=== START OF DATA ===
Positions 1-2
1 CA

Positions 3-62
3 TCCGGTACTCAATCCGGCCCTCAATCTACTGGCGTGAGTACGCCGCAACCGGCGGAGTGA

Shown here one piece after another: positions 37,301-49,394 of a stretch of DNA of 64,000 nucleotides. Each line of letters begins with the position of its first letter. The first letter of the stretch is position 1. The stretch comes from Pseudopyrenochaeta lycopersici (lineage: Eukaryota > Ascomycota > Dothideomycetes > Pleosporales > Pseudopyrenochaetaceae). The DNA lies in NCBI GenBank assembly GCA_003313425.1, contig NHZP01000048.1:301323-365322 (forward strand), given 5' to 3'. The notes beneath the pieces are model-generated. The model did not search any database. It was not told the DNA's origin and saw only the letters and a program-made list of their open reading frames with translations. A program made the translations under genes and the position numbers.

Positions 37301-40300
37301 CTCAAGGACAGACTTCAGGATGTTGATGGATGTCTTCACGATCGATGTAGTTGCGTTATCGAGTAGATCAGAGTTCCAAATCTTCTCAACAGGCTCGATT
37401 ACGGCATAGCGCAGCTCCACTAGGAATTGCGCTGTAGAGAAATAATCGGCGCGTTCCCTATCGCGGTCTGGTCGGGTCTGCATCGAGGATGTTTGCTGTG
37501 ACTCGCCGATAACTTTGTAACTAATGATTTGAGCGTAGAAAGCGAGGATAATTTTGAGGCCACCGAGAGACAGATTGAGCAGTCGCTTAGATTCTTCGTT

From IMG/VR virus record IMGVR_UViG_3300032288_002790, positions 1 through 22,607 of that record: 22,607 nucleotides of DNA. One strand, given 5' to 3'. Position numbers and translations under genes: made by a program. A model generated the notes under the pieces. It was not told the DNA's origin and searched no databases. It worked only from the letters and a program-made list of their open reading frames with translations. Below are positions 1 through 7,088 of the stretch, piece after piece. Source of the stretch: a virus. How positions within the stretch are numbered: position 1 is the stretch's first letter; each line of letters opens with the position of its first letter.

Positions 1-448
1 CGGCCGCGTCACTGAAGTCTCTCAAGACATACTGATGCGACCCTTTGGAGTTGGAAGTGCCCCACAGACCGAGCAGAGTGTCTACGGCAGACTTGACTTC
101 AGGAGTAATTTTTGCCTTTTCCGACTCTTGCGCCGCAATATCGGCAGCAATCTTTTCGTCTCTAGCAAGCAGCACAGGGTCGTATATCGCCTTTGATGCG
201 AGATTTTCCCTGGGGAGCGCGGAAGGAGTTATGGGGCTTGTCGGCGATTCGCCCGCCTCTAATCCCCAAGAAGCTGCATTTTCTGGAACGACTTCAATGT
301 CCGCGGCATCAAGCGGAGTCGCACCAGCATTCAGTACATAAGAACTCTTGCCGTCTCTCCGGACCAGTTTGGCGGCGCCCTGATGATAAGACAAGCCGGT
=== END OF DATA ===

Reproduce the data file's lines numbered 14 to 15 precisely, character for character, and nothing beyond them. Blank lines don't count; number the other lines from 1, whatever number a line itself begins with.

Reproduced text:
201 AGATTTTCCCTGGGGAGCGCGGAAGGAGTTATGGGGCTTGTCGGCGATTCGCCCGCCTCTAATCCCCAAGAAGCTGCATTTTCTGGAACGACTTCAATGT
301 CCGCGGCATCAAGCGGAGTCGCACCAGCATTCAGTACATAAGAACTCTTGCCGTCTCTCCGGACCAGTTTGGCGGCGCCCTGATGATAAGACAAGCCGGT